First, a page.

Owens in September 2018
Richard Saturnino Owens
November 18, 1961
Early life and education
Rick Owens was raised in Porterville, California. His parents are John (d. 2015) and Concepción "Connie" Owens. Connie is Mexican. Owens was raised in a conservative, Catholic household. After graduating high school, he moved to Los Angeles to study art at Otis College of Art and Design, in Los Angeles, for two years before taking pattern-making and draping courses at Los Angeles Trade-Technical College. This led to work in the garment industry, designing copies of designer clothing.
Owens launched his fashion line in 1994, operating out of a store in Hollywood Boulevard. He moved to Paris in 2003 with his companion Michèle Lamy, whom he married in 2006, and set up his home and atelier inside a historic five-story building that previously served as offices for former French President François Mitterrand. His runway collections have been mounted in Paris since then. In 2004, Owens and Michèle Lamy established their own fashion company Owenscorp, and described their business partnership as “asking a gypsy to organise a war with a fascist.”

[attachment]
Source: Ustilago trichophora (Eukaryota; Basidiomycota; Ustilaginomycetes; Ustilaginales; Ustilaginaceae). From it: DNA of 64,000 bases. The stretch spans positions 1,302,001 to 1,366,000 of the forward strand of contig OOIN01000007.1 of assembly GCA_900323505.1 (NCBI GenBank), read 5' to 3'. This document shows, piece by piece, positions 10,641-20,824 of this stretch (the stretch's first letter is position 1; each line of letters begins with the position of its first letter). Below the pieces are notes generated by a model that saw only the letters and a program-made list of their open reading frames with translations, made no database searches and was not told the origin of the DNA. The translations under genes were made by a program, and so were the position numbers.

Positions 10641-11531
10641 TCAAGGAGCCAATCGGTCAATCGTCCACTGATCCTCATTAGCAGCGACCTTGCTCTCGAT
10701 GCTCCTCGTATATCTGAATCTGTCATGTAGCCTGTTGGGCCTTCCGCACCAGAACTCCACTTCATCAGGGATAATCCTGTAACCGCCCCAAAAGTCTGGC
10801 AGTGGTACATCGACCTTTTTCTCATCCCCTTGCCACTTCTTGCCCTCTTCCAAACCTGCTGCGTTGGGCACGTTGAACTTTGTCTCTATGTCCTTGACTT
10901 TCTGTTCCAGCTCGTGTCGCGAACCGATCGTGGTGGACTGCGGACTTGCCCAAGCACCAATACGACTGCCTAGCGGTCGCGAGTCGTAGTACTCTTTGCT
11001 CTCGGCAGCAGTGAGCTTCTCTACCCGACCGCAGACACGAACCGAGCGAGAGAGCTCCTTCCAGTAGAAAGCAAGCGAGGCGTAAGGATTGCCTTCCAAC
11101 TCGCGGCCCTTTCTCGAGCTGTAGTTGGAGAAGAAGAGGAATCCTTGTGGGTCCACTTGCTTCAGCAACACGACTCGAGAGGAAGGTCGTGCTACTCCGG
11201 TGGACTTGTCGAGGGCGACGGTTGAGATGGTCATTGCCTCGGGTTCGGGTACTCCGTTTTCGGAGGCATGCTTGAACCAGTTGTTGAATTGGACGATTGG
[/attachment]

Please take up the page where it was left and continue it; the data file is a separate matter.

In 2013, Owens exhibited his 'Prehistoric' collection at Carpenters Workshop Gallery in London. Owens' design colour palette in this seven piece collection stretches from white to black, stopping nowhere in between. "The show is entitled 'Prehistoric' – a name that reflects its inspiration, the origins of humanity, it recalls a mysterious ancient civilization. Its aura is one of spiritual ritual, archaic ceremony and supreme power".